or more generally, the extra continuation argument would just work as the return statment in languages like C (except perhaps that it could be captured as closure). And while that might be nice and all, its nowhere near as powerfull as call/cc.

### hmm...

thanks, didn't quite figure that first part out, guess that would be useless.

my other example was pretty useless too I guess, I was thinking something more like this:
 (lambdacps (params, continuation) (cond ((...) (continuation 0)) ((...) (~abort computation~)) ((...) ~save continuation somewhere~ (~call a continuation passed in by params~) ) ((...) ~save continuation somewhere~ (~call a different continuation passed in by params~) ) ((...) (~call another continuation passed in by params~)) ) 

So instead of you having to put in the call/ccs in just the places that you need it, the compiler should be able to figure out what's happening.

Another thing is that if lambdacps is primitive then:
 (define call/cc (lambdacps (function continuation) (function continuation))) 

### With call/cc, you can do:

With call/cc, you can do:

 (lambda (params) (call/cc (lambda (cont) ~function body~)))

Is that different than what you want?

### It's the same thing

Mainly, I don't like the idea that call/cc "does" something, the continuation is already there in some sense, whether it needs to be converted into a first class value (terminology probably wrong) depends on how I use it.

So in my example, if I define it that way, a call/cc has to happen every time I call the function, even if all I'm doing is just a simple return, because I decide whether or not to do a simple return in the function. If I want to optimize it, I have to go through and push the call/ccs down to the right branches.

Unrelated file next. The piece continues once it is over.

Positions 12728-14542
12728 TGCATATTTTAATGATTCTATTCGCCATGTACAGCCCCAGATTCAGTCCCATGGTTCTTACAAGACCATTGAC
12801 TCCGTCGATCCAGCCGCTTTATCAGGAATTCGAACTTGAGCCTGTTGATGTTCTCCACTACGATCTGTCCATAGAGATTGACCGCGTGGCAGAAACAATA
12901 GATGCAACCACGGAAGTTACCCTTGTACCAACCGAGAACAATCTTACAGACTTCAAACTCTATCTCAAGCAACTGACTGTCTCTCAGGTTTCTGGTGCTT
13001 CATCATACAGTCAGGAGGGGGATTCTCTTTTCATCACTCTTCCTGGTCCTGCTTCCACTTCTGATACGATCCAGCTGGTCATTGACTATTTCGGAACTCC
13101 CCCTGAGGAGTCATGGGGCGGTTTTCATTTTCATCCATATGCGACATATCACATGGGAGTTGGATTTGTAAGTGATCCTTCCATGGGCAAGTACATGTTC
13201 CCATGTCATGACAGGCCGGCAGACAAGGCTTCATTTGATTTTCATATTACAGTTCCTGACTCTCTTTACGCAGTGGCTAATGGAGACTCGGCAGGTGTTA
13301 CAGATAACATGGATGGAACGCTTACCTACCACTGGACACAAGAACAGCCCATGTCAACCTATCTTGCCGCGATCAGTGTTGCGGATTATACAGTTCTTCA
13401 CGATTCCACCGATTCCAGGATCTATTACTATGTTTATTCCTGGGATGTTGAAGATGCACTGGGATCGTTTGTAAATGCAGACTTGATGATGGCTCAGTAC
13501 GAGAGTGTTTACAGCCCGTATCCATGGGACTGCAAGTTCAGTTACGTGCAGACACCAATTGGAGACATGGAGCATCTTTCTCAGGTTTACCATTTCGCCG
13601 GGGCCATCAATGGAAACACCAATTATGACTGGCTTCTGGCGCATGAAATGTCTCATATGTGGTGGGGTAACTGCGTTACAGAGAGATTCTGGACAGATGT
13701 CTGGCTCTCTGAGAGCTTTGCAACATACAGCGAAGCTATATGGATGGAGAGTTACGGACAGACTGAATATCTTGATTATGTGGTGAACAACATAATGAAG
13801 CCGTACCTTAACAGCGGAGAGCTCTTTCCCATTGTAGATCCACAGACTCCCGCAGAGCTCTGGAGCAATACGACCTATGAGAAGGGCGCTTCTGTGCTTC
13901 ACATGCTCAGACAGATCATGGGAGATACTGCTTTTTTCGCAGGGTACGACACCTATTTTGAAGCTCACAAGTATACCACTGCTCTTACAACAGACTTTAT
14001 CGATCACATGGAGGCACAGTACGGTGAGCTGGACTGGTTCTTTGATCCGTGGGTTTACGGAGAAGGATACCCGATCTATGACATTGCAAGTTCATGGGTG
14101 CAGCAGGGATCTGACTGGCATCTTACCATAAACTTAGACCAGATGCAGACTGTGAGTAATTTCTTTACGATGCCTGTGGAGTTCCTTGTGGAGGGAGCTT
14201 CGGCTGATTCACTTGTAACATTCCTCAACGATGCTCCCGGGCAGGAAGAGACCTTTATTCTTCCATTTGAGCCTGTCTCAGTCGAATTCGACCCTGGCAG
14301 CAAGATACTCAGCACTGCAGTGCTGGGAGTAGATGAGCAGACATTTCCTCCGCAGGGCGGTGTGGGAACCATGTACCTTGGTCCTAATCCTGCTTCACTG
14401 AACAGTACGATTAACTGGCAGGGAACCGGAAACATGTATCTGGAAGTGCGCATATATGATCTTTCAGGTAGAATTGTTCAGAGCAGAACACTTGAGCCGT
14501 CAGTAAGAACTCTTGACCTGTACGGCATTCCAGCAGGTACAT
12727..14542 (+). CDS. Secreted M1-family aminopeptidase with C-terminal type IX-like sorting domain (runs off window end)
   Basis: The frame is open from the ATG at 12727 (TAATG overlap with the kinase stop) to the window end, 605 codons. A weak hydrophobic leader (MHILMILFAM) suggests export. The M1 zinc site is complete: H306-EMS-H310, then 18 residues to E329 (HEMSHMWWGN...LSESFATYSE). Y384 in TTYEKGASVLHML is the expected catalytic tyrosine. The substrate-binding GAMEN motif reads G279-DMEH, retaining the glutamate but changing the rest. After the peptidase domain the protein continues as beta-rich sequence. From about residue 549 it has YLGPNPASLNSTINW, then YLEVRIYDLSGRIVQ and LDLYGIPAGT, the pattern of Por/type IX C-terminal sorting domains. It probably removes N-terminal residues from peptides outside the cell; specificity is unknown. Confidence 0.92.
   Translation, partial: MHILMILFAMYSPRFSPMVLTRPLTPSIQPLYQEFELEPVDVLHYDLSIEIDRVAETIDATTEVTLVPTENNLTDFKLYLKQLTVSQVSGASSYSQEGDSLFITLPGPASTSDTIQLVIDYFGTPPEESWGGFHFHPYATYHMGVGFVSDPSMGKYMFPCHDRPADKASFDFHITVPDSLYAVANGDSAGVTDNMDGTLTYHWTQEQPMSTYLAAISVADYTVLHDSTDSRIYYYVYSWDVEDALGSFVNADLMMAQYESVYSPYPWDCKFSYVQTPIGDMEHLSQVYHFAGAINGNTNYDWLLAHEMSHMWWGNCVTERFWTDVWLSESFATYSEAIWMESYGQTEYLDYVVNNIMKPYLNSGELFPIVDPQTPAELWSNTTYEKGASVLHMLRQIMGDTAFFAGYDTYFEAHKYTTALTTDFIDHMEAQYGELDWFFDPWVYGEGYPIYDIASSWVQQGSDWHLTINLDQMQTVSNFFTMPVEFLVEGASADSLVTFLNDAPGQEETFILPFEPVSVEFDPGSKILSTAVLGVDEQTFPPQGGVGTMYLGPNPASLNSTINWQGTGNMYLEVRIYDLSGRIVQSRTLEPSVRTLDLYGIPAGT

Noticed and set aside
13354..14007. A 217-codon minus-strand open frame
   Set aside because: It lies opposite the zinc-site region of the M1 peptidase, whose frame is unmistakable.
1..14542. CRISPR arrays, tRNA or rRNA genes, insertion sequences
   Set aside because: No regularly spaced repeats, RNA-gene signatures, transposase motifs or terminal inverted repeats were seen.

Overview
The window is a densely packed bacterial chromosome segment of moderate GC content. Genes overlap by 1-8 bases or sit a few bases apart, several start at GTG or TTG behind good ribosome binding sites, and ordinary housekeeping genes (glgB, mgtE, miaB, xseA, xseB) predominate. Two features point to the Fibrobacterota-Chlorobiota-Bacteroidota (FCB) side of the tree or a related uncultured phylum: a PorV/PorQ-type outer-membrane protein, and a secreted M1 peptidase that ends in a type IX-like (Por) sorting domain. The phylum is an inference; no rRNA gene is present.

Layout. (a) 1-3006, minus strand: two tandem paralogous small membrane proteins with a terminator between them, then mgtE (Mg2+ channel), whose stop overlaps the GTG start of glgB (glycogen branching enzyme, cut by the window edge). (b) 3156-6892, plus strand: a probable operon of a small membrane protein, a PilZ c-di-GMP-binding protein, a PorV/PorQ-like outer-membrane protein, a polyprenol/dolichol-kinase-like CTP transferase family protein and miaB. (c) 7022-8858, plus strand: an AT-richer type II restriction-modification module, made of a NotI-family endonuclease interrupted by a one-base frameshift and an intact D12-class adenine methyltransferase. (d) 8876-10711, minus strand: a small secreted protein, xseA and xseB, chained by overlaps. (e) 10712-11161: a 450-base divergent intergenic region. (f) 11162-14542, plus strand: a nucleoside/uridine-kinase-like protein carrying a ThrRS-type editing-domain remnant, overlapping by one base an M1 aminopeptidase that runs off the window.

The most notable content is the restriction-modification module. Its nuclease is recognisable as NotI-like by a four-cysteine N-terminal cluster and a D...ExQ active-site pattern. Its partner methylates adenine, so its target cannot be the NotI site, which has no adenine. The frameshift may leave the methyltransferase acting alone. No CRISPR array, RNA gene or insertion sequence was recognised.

Though it's probably the case that it's really not that practical, it just seems like a nicer way to do things (though I'm not even a scheme novice, so I really don't know).

Well, either way I think I understand a little more about how call/cc is used now that I went through this whole thing, thanks for that definition, seems like you'd be able to macro it for something to play around with...

### Continuation returning style

is "trampolining" as is normally done for tail-recursion, etc., just a poor-man's version of calling continuations?

I'd say not exactly (depending on what the question means), but trampolining does involve calling continuations, which are necessarily represented more explicitly than they would otherwise need to be. In a trampoline implementation, you have to package up the next evaluation step in such a way that it can be returned to the trampoline loop, where it will be dispatched. That packaged-up evaluation step is thus the continuation of your interpreter loop, and dispatching it is equivalent to calling that continuation. (Trampolining can be thought of as "continuation returning style", but that's not standard terminology.)

Depending on your implementation, this "continuation" may still be more of an implicit entity rather than a single, first-class value. For example, if you're maintaining a global call stack for the target language (i.e. for the language being implemented), then the state of that stack is implicitly part of the continuation (so you have a "poor man's", or partially implicit, continuation). In that case, if you want to do something with the continuation other than immediately apply it, you may need to take a copy of the call stack. So, for example, the ability to support first-class continuations in the target language doesn't automatically follow from having implemented a trampoline; it requires a suitable explicit representation for continuations, as well as support in the interpreter for dealing with them.

### Continuations in JavaScript

If you are interested, I gave a talk about continuations in JavaScript at the recent Ajax experience conference, and included some material about TCO and trampolining. Here is the presentation if you want to look at it:
http://www.xucia.com/page/Continuations